Navy Department officials assured worried members of Congress Tuesday that the United States is still dominant in every area of maritime warfare. The concern, they say, is that other nations are advancing their technologies faster than the U.S., and they’ll catch up sooner or later.
The only way to prevent that, Navy and Marine Corps officials told the House Appropriations Committee on Tuesday, is to devise Defense technology and procurement processes that move much more quickly than what’s possible in today’s acquisition system.
“Pace is the issue,” said Adm. John Richardson, the chief of naval operations. “As we move into what I’d describe as the fifth generation of warfare, we are outpaced, so we’re focused on speed. We enjoy a margin of superiority now, but that’s perishable and if we don’t pick up speed in our acquisition system we’re going to be challenged.”
Navy Department leaders said they have several strategies for picking up the pace. Most of them have to do with ensuring that new technologies don’t spend years in laboratories and testing processes before they get into the hands of actual warfighters who can provide feedback on whether a given widget or weapons system helps or hinders their missions.
“We’ll still need to do some initial testing on shore, but we need to get products to the fleet and let sailors and Marines test them in far more operational conditions, see what works and succeeds faster or fail faster,” said Navy Secretary Ray Mabus. “We are facing more threats and competition than we have since the days of the Cold War, but I think that the trajectory we’re headed on will let us proceed with a good bit of confidence.”
The trajectory includes two new Navy programs explicitly designed to promote rapid acquisition and determine whether a given technology is feasible before top officials commit billions of dollars toward their development.
For urgent capabilities that commanders say must to be deployed to the fleet right away, the Navy set up a Rapid Prototyping, Experimentation and Demonstration initiative. The idea is to bring the department’s best technical experts together in “swarms” to tackle new problems as soon as they’re identified.
“We’ll adjudicate those urgent needs or opportunities and engineer them together in creative ways and get them out to the fleet, and that’s when learning really starts,” Richardson said. “We’ll figure out which ideas work and which ones are dead-ends, and by doing that very quickly we’ll get to solutions that translate to programs of record much more quickly and we’ll be much more confident in the technology that emerges.”
For technologies that the Navy already knows it wants to buy, it’s created the Maritime Accelerated Capabilities Office (MACO), an idea borrowed from the Air Force’s Rapid Capabilities office. Its job will be to put the Navy’s technical staff, requirements owners and acquisition personnel under one roof for fleet-wide projects the Navy deems most urgent, hopefully eliminating the delays that usually happen just by virtue of the shuffle of paperwork between those different bureaucracies.
“MACO is really about creating a speed lane for those programs that are sufficiently mature and that we think we can get to the fleet soon,” Richardson said. “We’re hoping to transition more and more programs into that speed lane so that we can just respond at the speed of technology and at the speed of our competitors.”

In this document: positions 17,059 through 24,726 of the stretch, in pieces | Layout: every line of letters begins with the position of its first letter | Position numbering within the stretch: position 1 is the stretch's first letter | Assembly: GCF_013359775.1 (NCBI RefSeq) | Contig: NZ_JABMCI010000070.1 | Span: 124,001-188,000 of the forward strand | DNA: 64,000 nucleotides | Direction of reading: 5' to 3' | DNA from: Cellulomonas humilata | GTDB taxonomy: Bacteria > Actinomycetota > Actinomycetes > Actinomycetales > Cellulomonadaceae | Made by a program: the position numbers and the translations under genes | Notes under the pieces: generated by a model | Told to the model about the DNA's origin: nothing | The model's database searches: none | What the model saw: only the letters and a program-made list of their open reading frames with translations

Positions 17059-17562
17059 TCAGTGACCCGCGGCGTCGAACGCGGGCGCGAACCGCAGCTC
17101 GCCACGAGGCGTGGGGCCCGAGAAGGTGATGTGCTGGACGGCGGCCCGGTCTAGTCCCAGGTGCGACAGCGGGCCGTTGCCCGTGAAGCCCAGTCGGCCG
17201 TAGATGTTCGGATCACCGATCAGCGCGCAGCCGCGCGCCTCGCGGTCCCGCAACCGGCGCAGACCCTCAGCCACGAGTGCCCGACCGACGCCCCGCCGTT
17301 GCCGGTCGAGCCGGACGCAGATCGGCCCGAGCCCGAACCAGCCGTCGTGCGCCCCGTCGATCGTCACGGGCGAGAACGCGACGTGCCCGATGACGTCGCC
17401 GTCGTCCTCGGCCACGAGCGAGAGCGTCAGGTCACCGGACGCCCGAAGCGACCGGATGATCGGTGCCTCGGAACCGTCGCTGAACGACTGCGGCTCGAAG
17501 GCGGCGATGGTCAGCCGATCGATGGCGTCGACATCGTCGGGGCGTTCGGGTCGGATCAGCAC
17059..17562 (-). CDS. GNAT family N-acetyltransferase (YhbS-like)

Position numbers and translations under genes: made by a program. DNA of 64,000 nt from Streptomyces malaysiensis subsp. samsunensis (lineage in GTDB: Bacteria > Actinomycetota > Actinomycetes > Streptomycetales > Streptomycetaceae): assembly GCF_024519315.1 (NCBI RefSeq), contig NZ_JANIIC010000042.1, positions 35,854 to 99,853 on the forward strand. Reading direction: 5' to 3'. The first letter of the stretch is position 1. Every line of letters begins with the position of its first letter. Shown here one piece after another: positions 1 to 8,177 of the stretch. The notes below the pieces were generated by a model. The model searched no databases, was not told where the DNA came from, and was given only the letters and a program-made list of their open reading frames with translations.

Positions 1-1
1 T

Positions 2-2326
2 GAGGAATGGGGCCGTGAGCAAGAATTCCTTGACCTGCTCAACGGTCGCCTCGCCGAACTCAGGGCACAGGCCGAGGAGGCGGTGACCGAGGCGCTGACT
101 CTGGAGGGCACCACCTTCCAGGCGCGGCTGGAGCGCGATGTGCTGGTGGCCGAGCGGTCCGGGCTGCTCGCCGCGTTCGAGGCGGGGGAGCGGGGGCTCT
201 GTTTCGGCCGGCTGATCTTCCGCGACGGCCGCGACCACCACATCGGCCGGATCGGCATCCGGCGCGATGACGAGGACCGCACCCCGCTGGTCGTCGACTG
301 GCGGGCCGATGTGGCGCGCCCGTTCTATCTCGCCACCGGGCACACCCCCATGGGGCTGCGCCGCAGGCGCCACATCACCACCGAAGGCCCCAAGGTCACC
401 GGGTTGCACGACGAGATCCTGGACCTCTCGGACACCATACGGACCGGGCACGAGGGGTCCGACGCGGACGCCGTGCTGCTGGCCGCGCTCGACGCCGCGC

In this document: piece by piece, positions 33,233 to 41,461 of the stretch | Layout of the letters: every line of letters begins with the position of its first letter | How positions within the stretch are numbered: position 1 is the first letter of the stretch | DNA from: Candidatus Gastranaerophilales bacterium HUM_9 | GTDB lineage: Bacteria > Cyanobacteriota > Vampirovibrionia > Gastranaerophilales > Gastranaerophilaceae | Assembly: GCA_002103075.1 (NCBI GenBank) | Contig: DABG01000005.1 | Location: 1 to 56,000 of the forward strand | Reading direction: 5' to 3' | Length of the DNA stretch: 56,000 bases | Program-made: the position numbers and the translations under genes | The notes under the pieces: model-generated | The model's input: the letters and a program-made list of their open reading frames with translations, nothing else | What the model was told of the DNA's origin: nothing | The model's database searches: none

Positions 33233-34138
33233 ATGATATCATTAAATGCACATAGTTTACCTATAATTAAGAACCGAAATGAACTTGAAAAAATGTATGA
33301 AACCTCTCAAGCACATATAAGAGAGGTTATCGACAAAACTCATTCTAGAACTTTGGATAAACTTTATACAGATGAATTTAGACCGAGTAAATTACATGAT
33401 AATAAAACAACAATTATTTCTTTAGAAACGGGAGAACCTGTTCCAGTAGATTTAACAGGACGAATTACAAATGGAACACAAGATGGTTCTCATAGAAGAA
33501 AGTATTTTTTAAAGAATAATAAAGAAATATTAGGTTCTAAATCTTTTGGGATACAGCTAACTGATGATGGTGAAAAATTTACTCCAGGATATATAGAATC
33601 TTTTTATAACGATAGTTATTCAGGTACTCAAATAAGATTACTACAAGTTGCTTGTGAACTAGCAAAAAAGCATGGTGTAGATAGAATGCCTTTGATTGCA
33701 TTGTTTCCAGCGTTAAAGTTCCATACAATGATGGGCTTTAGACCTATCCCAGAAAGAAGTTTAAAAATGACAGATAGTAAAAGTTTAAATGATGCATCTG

Richardson said the Navy is closely monitoring the technological superiority it now enjoys in four separate areas: surface warfare, aviation, undersea warfare and cyber. In each case, he’s forbidden the use of the word “dominance” on the nameplates of the Navy staff offices responsible for them.
“The CNO doesn’t like that word, because when you label an area that way, it implies you’re finished, pencils down, you’re now ‘dominant’.” said Vice Adm. Ted Branch, the Navy’s top IT and intelligence official whose title until one month ago was Deputy Chief of Naval Operations for Information Dominance. “Information warfare” is now the preferred term. “Adm. Richardson wants us to embrace the idea that we have a lot of work ahead of us across the board.”
The Navy’s ability to stay ahead of potential adversaries is highly dependent on the U.S.-based industrial base, and on that score, officials also expressed concern about a supplier base that is consolidating and shrinking.
As one example, Mabus recently notified Congress that there were no domestic suppliers that could build the engine for a new class of vessels currently under design to refuel ships while they’re at sea, invoking a provision in federal law that lets the Navy waive its requirement to use only U.S. companies for critical components for the new oiler if U.S. companies can’t provide parts on a “timely basis.”
“One of the things we’ve seen as the number of shipyards has decreased is that many times, we’re down to one supplier of critical parts and if something happens to that supplier, we don’t have anyplace else to go in the United States,” Mabus said. “I do not ask for waivers like this lightly. The only time I ask for them is when there’s no American product that meet our specifications, and those specifications are driven by what those ships have to do.”
Mabus said the Navy was closely watching its industrial base but has only a few tools at its disposal to ensure it remains healthy.
One vehicle is the Defense Production Act, which lets DoD apply taxpayer funds directly to private ventures that are deemed essential to national security. Mabus has previously used DPA authority to invest Navy funds in alternative energy upstarts to help those companies gain their footing as Navy suppliers.
“If the item is a big enough concern, we can use DPA,” he said “We’ve done so for various things, including parts for our ships and aircraft.”